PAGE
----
Sunday, November 18, 2012

The ASHA experience

Hello everyone!

I'm happily back from my "once in a lifetime experience" (depending on the district's future budgets) in Atlanta. I thought I would take a break from playing with my sulky cats to share some of my thoughts on the event.

We stayed at the Marriott Marquis

Outside though I never really got to see it from this perspective. 
Inside looking down at the lobbies. (Yes, multiple lobbies which was confusing)
General Observations about Atlanta:
1) Almost every street in downtown seemed to have Peachtree in the name.
2) It's very easy to get lost in downtown even with a GPS and directions from the hotel.
3) There are lots of homeless people. Didn't appreciate two of them calling after us with the following "Hey, you think you're Sex in the City...." Ugh. Always walk with a group of people.
4) It's really pretty at night but rather ugly in the day.
5) It's REALLY expensive.

The Convention

I hate to say it, but I was really disappointed on the first day of the convention. The courses that I went to were more like sales pitches than useful information. Products are not the reason why I wanted to go to the convention. I want information that can help me as a practitioner, particularly as a young clinician. I wasn't the only one in the group to feel that way either. I guess next time I know to avoid the classes that aren't packed full of people. The best part of that day was going to the exhibit hall with our contract CF and grabbing lots of freebies. The majority of the things we collected were bags (I will probably never need another bag in my life) and pens. We got a thumball from one booth that I can't wait to use in therapy for adjectives and these stretchy yo-yo things that will be good for the calm down kit.

The strangest thing I saw at the exhibit hall. You can tear along the perforation to give your nose room. It's clearly geared towards the medical crowd but I thought I would share. You can see all sorts of things at the Convention.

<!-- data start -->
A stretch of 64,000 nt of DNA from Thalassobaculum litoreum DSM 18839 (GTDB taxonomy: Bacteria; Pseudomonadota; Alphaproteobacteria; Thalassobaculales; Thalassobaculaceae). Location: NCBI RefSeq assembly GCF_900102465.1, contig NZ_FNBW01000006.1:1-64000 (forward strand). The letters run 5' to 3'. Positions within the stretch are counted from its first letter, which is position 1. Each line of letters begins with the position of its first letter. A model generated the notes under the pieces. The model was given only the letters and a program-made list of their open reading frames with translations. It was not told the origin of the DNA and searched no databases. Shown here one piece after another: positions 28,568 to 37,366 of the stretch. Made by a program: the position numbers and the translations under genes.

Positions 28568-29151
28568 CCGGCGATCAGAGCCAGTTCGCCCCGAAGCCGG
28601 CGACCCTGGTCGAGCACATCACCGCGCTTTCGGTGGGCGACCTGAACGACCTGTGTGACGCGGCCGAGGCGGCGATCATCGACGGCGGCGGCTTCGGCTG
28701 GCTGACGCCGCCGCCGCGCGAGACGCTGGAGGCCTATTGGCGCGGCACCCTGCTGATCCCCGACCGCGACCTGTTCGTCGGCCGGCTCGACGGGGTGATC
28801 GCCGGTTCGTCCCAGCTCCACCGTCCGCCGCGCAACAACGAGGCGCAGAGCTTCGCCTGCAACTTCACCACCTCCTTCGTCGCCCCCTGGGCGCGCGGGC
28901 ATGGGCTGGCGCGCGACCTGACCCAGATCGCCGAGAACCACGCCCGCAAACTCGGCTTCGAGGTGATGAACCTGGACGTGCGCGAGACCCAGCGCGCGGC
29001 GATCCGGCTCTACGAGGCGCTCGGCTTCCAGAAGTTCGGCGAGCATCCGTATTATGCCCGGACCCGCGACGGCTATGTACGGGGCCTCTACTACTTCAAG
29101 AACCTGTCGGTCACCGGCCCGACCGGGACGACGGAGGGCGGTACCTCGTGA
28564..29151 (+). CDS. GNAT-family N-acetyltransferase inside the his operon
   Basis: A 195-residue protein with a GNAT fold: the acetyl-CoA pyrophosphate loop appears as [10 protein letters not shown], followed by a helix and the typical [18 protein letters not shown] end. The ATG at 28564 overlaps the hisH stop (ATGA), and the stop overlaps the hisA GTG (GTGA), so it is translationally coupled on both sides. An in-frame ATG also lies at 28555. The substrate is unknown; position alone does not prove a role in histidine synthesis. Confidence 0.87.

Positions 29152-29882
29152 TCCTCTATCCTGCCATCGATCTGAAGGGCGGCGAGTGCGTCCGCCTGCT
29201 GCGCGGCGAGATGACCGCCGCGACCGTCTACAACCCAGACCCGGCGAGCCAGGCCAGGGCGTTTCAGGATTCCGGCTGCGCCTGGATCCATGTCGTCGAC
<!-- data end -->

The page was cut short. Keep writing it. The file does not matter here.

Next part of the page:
The second day was much better and I did feel like I learned useful information. I particularly enjoyed the course on pediatric voice disorders as that is something that I don't have much knowledge about. It is rare to run across those students in the schools but having more knowledge about strategies makes me a happier person. I also loved the Building Better Readers course with Shari Robertson. It was chalked full of awesome ideas and makes me feel better about loving books so much for all of my groups. I found a link to handouts here that are similar to what she shared at the convention.

We had the opportunity to talk to another North Carolinian at dinner on Friday. It was her 4th convention and she shared some helpful advice. Go to sessions on things you know nothing about to avoid being disappointed. I wish I had known this sooner, but it's definitely advice I plan to use in the future. My biggest piece of advice is to bring plenty of Germ-X and some cold medicine as germs are rampant (and I definitely have a sore throat now). Go to the classes that are full and avoid the ones that aren't like the plague. 

P.S. The boxed lunches at ASHA were kind of weird. I definitely would not have picked that food given a choice. In fact, I would suggest buying something else for lunch as that gives you freedom even though it might take away some of the convenience.    

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